Florida Blood Test

A blood test result that measures a driver’s blood alcohol concentration (BAC) over .08 may seem incriminating enough for a DUI conviction. However, there are several factors that can affect the accuracy of the test.

Orlando DUI attorneys at Kramer Law have the critical professional experience it takes to thoroughly examine all of the evidence in our client’s DUI case and fight for either a lesser charge or complete dismissal.

If you have been arrested for DUI or for refusing a blood test in the Orlando area, call 855-Kramer-Now (855-572-6376). We offer a free consultation.

Speak with an experienced Florida attorney at our firm today.
Call 855-Kramer-Now (855-572-6376)
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Why a Blood Test

A blood test is one of three chemical tests that Florida police officers use to measure a driver’s BAC. A blood test is often considered the most accurate of chemical tests that measure DUI.

There are multiple reasons an arresting officer may request a driver take a blood test, including:

  • If there was an accident involved
  • If the driver was taken to the hospital
  • If the driver blew under the legal limit of .08
  • If there was suspicion of a drug impairment
  • If the driver is suspected of DUI or other DUI-related charges

A blood test sample could trace the presence of certain drugs in the blood stream, such as marijuana or cannabis; opiates; prescriptions and over-the-counter medications; synthetic drugs like K2 or spice; cocaine or heroin.

Florida Blood Test Procedure

Blood samples are sent to the Florida Department of Law Enforcement (FDLE) for testing. The lab uses an analytical process called “gas chromatography” that compares the driver’s sample to other tested, reliable samples of known alcohol content.

FDLE regularly evaluates the blood alcohol proficiency samples. According to the department itself, those results are not always satisfactory.

There are two categories of blood tests that can be given. Only qualified medical personnel can draw a blood sample in either category. An experienced DUI lawyer knows that if specific procedures are not followed, any evidence relating to a blood test sample could be completely disregarded in court.

  • Legal Blood Sample

A legal blood draw is performed when it seems impractical to perform another chemical test, such as when an accident is involved. A qualified medical official takes the blood sample and it is sent to the FDLE for testing. In preliminary testing, the sample usually determines the type of drugs in a driver’s system, but does not determine the quantity.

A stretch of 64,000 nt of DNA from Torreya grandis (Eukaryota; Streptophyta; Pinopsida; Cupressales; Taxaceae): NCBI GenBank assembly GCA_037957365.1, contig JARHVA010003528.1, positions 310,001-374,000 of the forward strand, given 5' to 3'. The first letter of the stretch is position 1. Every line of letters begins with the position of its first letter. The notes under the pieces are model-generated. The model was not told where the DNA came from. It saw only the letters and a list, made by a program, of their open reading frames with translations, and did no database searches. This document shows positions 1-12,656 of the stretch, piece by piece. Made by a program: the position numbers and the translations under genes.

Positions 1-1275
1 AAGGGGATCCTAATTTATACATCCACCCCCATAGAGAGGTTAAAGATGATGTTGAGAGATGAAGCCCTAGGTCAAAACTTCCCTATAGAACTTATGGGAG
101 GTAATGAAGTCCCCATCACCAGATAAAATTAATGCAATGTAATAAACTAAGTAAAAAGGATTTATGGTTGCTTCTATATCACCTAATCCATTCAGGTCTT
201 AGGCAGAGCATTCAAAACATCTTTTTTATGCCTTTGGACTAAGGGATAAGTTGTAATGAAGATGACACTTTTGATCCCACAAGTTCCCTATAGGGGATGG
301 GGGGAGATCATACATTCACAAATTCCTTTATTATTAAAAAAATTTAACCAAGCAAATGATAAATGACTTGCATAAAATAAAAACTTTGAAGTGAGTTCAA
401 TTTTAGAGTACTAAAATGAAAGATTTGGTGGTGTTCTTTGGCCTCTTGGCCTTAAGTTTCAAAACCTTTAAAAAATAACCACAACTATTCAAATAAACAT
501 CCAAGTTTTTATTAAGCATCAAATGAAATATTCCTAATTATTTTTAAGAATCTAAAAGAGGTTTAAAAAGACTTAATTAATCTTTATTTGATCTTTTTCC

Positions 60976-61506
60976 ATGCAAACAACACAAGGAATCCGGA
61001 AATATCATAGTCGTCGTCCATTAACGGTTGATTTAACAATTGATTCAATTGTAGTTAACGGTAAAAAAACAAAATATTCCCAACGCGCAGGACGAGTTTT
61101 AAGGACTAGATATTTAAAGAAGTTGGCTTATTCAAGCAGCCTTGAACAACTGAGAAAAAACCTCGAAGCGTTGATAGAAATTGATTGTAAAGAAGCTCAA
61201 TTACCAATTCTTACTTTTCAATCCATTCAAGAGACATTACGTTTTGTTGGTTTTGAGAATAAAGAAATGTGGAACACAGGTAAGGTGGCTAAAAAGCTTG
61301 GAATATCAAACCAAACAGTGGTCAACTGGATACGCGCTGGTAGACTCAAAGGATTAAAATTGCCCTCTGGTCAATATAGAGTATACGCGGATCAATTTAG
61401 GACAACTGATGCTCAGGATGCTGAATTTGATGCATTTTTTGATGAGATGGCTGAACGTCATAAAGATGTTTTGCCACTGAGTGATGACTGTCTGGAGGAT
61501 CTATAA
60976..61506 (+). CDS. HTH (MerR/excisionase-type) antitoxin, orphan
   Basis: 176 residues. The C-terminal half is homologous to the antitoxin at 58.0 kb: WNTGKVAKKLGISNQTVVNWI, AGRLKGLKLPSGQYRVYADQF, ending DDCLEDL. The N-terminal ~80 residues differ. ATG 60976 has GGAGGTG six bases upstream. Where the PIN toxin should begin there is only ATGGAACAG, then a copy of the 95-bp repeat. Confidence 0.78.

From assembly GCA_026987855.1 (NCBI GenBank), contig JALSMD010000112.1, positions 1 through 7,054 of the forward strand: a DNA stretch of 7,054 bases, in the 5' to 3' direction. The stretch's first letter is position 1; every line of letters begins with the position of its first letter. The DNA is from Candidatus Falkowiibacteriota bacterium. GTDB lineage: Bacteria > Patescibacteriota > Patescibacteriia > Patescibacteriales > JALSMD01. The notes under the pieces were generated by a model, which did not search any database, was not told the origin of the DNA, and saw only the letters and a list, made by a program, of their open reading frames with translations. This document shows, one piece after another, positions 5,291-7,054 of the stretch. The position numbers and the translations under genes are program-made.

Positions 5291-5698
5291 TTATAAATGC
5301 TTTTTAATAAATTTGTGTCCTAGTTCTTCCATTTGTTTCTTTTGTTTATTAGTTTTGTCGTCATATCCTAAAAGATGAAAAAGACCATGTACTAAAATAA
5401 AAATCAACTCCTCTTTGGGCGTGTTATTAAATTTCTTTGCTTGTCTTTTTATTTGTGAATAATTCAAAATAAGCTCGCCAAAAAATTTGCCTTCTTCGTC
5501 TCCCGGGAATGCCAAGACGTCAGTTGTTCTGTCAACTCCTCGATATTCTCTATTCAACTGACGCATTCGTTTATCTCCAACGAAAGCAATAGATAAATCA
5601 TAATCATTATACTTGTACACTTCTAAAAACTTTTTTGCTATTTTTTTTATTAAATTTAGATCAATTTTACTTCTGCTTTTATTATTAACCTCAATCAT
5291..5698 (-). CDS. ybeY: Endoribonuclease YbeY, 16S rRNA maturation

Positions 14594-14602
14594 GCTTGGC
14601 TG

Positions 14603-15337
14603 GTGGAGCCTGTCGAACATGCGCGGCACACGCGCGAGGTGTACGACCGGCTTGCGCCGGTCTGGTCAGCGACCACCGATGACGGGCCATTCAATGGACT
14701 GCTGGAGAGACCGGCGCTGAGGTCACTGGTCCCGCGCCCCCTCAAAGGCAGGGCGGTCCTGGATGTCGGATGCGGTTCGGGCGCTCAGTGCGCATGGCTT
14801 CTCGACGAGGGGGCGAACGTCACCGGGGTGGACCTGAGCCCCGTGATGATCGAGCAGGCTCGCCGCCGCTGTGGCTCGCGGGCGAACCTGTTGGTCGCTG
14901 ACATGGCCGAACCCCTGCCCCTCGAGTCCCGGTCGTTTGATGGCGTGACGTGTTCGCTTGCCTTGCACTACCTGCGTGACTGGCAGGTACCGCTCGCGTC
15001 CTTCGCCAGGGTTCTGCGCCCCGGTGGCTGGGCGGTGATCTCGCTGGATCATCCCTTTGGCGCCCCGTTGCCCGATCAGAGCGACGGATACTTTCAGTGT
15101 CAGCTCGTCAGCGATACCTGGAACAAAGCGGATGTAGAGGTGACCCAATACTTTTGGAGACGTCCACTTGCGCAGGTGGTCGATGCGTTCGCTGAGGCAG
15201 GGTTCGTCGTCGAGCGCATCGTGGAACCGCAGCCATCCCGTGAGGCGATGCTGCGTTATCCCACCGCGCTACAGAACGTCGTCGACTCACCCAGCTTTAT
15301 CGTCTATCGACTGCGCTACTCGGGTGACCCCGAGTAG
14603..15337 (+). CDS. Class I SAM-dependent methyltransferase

• Medical Blood Sample

Also called “hospital blood,” a medical blood draw is blood that the prosecution secures through a subpoena from the hospital where the driver may have been treated and had blood drawn after suspicion for DUI. The State must inform the accused driver at least 10 days before the subpoena of the intent to gain the results.

Hospital blood tests are generally performed on blood serum and not whole blood. This is important for your attorney to know, because serum blood test results may be less accurate.

Refusing a Blood Test

A driver must give an official consent to draw blood after suspicion of DUI in most situations. Two exceptions to having to get a driver’s consent are when an accident that resulted in death or serious bodily injury has taken place, or when the driver is rendered unconscious.

Florida’s implied consent law states that every person with a valid Florida driver’s license has technically already consented to chemical testing if he or she is stopped for suspicion of DUI.

Kramer Law has represented hundreds of clients facing DUI. Each case has its own unique factors. If you refuse or fail a Florida blood test, an Orlando DUI attorney at our firm can represent you from the beginning of the case to aim for a fair conclusion.

Call Kramer Law today: 855-Kramer-Now (855-572-6376).

Our DUI Video Help has more information about Florida DUI cases.

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999 Douglas Avenue
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Altamonte Springs, FL 32714
407.834.4847
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Orlando, FL 32801
407.339.0269
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